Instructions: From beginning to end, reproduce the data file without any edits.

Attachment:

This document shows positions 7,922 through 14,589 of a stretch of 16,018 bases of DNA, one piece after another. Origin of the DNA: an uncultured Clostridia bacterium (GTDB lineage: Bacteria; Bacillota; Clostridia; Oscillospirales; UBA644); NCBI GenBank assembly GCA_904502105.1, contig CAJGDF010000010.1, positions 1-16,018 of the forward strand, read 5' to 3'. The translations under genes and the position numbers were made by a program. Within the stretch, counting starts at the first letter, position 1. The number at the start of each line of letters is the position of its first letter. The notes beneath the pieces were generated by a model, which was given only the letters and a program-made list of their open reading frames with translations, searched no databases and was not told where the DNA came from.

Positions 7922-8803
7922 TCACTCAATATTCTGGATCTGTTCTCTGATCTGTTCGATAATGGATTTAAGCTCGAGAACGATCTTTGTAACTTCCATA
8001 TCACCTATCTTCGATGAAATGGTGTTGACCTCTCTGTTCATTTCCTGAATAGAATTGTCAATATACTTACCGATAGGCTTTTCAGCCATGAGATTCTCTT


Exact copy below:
This document shows positions 7,922 through 14,589 of a stretch of 16,018 bases of DNA, one piece after another. Origin of the DNA: an uncultured Clostridia bacterium (GTDB lineage: Bacteria; Bacillota; Clostridia; Oscillospirales; UBA644); NCBI GenBank assembly GCA_904502105.1, contig CAJGDF010000010.1, positions 1-16,018 of the forward strand, read 5' to 3'. The translations under genes and the position numbers were made by a program. Within the stretch, counting starts at the first letter, position 1. The number at the start of each line of letters is the position of its first letter. The notes beneath the pieces were generated by a model, which was given only the letters and a program-made list of their open reading frames with translations, searched no databases and was not told where the DNA came from.

Positions 7922-8803
7922 TCACTCAATATTCTGGATCTGTTCTCTGATCTGTTCGATAATGGATTTAAGCTCGAGAACGATCTTTGTAACTTCCATA
8001 TCACCTATCTTCGATGAAATGGTGTTGACCTCTCTGTTCATTTCCTGAATAGAATTGTCAATATACTTACCGATAGGCTTTTCAGCCATGAGATTCTCTT